I can never forget this time in my history and how it affected the Johnsons. Never knowing the intention of the soldiers who would come through, Mr. and Mrs.Johnson made it a habit to hide the children to protect them. Their favorite hiding place was right in my kitchen in the upper storage cabinet next to the chimney. And it worked. Somehow, we all survived!
As exciting as those first years were, I sure didn’t mind when things settled down. For the next century, I would rejoice in the birth of many babies inside my walls and mourn the deaths of many family members, but through it all, the Johnson family lovingly maintained me and called me home. I became known as simply “The Johnson House.” But, as is often the case, our long relationship came to a sad end in the 1960s when there just wasn’t anyone in the family who could stay with me…I had to be sold. I was sure I would never be happy again.
I was wrong. In these last 50 years, at least four different families have called me home. One of my owners even turned the summer kitchen into a pottery complete with a pottery wheel and kiln. She used my front room as a showroom and taught pottery classes. Those were good times! I’ve also been home to a musician and an artist, so I have been quite happy.
My current family isn’t quite that exciting. Tom is a social worker, and Pam is a retired teacher. They must really love me, though, because they have given me new life. You see, little by little, I fell into disrepair over the years. Now, don’t take me wrong; Mr. Johnson made sure I was built solid to last! And last I have. There’s hardly a squeak anywhere in my old floors and not a single door creaks. My windows and doors are still square, and my bricks are solid. Still, lots of little things needed attention, and Tom and Pam made sure they all got the attention they needed.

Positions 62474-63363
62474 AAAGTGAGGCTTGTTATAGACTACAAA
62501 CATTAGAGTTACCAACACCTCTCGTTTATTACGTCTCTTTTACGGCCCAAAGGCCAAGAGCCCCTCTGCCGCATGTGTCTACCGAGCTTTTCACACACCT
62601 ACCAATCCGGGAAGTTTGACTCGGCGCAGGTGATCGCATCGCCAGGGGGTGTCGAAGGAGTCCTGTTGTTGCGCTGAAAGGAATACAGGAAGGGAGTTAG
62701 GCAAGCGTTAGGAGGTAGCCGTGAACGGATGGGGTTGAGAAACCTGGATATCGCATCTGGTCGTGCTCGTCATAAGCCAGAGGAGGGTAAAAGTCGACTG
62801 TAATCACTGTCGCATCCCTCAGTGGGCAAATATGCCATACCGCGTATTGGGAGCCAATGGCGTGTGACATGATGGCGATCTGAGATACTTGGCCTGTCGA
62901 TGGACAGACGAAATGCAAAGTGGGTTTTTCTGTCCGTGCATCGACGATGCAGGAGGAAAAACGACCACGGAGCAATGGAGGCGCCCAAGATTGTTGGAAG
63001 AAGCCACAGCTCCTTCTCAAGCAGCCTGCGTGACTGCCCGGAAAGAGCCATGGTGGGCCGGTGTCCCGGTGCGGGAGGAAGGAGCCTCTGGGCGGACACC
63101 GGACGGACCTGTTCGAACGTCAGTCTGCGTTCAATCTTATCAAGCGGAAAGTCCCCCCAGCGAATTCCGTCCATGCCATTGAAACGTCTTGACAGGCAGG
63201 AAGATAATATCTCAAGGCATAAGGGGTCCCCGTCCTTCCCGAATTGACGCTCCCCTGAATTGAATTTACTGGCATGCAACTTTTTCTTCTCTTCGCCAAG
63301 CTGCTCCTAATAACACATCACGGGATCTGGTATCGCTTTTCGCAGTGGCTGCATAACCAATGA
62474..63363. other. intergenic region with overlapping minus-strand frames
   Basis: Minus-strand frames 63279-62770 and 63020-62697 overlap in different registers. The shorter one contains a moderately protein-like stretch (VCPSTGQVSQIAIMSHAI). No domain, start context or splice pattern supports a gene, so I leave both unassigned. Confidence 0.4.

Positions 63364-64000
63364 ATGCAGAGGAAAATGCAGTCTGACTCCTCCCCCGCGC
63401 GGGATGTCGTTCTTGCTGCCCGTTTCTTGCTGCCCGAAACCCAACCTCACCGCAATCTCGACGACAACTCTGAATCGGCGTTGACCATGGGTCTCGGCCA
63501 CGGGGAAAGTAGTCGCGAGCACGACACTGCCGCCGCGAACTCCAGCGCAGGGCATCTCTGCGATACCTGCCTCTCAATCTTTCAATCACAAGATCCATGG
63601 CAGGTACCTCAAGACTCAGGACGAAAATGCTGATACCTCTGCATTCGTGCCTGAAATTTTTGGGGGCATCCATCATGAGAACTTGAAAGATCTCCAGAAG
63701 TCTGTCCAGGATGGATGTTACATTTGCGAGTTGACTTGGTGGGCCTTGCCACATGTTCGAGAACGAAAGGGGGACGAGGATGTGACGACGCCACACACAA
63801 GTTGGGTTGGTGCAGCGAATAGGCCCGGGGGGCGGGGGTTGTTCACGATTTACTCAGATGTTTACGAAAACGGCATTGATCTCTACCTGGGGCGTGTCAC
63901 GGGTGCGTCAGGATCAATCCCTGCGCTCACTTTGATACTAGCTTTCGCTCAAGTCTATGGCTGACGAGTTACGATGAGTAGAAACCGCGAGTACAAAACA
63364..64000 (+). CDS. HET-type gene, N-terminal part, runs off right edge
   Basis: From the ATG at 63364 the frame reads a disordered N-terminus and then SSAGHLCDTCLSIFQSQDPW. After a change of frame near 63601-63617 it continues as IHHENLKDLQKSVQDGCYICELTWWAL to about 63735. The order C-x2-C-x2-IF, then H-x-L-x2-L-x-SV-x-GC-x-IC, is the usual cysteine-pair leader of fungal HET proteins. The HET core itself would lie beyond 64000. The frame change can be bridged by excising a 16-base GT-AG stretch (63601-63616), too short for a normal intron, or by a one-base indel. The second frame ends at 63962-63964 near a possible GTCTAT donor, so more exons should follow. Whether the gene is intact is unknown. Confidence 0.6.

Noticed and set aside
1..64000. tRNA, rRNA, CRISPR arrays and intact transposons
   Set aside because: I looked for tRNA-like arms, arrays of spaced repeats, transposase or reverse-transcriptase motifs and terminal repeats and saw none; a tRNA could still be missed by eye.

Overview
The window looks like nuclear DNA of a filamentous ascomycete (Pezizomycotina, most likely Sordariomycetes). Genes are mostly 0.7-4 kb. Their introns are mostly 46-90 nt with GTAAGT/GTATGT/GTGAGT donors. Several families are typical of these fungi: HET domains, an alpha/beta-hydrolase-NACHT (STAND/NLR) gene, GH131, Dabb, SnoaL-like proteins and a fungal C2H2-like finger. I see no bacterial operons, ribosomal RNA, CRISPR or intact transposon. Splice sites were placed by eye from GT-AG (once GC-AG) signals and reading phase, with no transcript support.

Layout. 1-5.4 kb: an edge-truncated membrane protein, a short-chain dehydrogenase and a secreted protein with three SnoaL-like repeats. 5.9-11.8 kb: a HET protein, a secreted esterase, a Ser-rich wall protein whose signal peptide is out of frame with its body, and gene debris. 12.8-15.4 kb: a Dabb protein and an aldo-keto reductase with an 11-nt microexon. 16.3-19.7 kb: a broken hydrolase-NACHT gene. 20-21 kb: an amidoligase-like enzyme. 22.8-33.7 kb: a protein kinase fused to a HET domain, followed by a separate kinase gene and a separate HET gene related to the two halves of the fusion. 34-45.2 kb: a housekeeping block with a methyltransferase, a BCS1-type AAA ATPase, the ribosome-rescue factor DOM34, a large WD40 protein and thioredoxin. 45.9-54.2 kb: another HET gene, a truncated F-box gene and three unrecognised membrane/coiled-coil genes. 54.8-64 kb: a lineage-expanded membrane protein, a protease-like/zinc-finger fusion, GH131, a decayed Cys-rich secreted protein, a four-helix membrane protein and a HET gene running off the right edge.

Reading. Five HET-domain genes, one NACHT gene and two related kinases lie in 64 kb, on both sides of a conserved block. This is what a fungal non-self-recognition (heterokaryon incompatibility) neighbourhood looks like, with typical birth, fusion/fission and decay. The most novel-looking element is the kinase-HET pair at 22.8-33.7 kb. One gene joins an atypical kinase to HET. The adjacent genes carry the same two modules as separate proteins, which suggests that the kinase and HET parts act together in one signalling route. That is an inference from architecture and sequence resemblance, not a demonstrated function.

I have a new roof and new paint inside and out. My plaster got a facelift, and my floors shine. I even have a bathroom downstairs now! My yard is full of flowers, and dogs bark, cats meow, and chickens cluck all around. Vegetables grow in the garden, and my remodeled kitchen turns out some pretty good meals. All sorts of folks visit often, and I make sure they feel peace and comfort inside my walls.
I am needed, and I am loved. I couldn’t be happier. I think Tom and Pam are pretty happy, too. And best of all, I think Mr. and Mrs. Johnson would be happy to know that The Johnson House not only has a magnificent past but also a bright future!
Notes: This is a story based in fact, but probably contains a good bit of fiction. I don’t know that any of the story I have told is false, but I can’t say with certainty that it is completely accurate, either. Our home’s builder was indeed Mr. Abraham Sevier Johnson, and he probably owned at least 2,000 acres of land. By some accounts, it was as much as 8,000 acres. Most of the story is based in verbal conversations that we and prior owners have had with neighbors and descendants of the Johnson family. One thing is certain: our home has more stories to tell!
Happy New Year! I wish all of you God’s best blessings in 2017!